ALBANY – If there is a single item on the statewide ballot on Nov. 7 that is 100 percent certain to pass, it’s Proposal 2.
After nearly a generation of relentless headlines about corruption cases in Albany, voters are being asked if they want to strip pensions from state and local government officials who commit felonies related to their work.
The proposed change in the state constitution would end a loophole in state law that allows public officials who entered the state and local government pension system prior to November 2011 to retain their full monthly retirement checks even if convicted of a crime related to their job.
The amendment proposal gives great leeway to judges to allow the pensions payments if an “undue hardship or other inequity” would be placed upon children or spouses by blocking pension payments.
The amendment applies to crimes committed after this Jan. 1.
“Twenty-three other states have pension forfeiture provisions on the books, yet no other state includes such a broad, sweeping and self-serving exemption for sitting officials," Susan Lerner, executive director of Common Cause/NY, said of the existing statute that would be extended under the proposed amendment.
The amendment follows the convictions of former Assembly Speaker Sheldon Silver and ex-Senate Majority Leader Dean Skelos for political corruption. Lawmakers previously approved the amendment, so now voters get the final say.
“I think it’s fair to say that this is a momentous occasion,’’ Assemblyman David Buchwald, a Westchester County Democrat and the measure’s Assembly sponsor, said in introducing the pension resolution last Jan. 30.
“It’s not too often that we amend our state Constitution, and it’s even rarer that we amend the New York Constitution to deal specifically with corruption,’’ he added.
Some lawmakers raise concerns.
The Senate approved the resolution 57-4. All 4 no votes came from Democrats.
“Pensions are not a reward for good or bad service. They are not like a gold watch. They are, in fact, the product of deferred salary. They are, in fact, personal property. And I think we go down a very bad road when we send the message that pensions can be taken away for behavior,’’ Sen. Diane Savino, a Staten Island Democrat, told her colleagues that day.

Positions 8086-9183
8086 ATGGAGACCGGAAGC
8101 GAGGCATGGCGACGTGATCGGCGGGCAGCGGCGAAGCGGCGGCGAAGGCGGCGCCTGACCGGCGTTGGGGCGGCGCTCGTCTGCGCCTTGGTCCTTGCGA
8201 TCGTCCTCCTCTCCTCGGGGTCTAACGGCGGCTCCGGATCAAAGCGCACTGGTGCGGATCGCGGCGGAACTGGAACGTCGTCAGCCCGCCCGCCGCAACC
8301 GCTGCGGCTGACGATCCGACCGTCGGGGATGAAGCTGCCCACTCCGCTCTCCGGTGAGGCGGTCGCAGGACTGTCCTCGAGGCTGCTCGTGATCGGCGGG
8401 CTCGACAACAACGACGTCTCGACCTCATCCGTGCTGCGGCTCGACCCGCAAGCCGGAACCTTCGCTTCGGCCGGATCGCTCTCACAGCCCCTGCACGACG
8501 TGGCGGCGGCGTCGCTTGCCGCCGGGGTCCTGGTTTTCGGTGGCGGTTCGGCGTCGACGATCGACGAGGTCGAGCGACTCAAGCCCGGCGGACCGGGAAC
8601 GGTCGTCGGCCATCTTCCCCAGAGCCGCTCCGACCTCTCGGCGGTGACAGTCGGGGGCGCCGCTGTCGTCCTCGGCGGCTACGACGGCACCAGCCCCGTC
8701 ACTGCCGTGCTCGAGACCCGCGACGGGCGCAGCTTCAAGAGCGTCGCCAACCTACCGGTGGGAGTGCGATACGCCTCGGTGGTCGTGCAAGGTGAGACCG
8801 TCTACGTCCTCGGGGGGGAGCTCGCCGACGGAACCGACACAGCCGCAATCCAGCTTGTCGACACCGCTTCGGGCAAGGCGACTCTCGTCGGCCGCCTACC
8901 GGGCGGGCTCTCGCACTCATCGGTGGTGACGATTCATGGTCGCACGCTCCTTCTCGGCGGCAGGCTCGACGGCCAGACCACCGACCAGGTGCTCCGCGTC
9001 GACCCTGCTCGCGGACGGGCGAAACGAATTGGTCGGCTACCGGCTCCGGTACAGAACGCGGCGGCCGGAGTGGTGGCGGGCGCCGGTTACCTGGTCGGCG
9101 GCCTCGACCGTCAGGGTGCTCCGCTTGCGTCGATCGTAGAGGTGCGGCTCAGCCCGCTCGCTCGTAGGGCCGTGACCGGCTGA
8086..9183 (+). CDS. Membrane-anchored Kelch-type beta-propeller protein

“This is wrong. I mean, if I do something bad, I should go to jail. But then my wife and my children are left out on the street, in the street? We’re punishing them, our children, for the crime of their fathers, just to please the media? Just so the media could say that are doing good? It’s a cowardly thing,’’ said Sen. Ruben Diaz Sr., a Bronx Democrat.
Skelos has a pension of $96,000 annually and Silver is getting $79,000 a year. The amendment would not affect either, or the long line of people who have been bounced from office over recent years as a felony conviction automatically requires.
But going forward, a public official convicted of a crime that has a “direct and actual relationship” to existing duties could be stripped of a pension. In deciding if all or part of a pension should be stripped away, a judge must determine not just on the “undue hardship” but also on factors such as the severity of the crime and “the proportionality of a reduction or revocation of such pension to such crime.’’
The amendment would cover thousands of posts held by public officials, which are defined as someone who:
- holds an elected office.
- is a judge or justice of the state’s unified court system.
- is an employee of a legislative, executive or judicial system who “directly assists” in such acts as crafting of legislation, regulations or judicial decisions and who is designated as “a policy-maker” in their posts.
- is a county, city, town or village administrator or manager.
- is the top official in a state or local government agency, board, commission, public authority or other public bodies.
Also classified as public officials are chief fiscal officers or treasurers of a political subdivision in the state and individuals appointed by the governor to an office, whether or not the Senate is charged with confirming that appointment.
Supporters of the amendment call it a necessary step both as a possible deterrent or additional punishment for those who engage in corruption – and to recognize New York’s cynicism over Albany.
“It’s very frustrating for the men and women that we serve to understand why … members who they sent here and they elect violate the public trust and still get a benefit from what they see as a taxpayer institution,’’ Sen. Thomas Croci, a Suffolk County Republican and Senate sponsor of the resolution, told his colleagues during the Senate debate.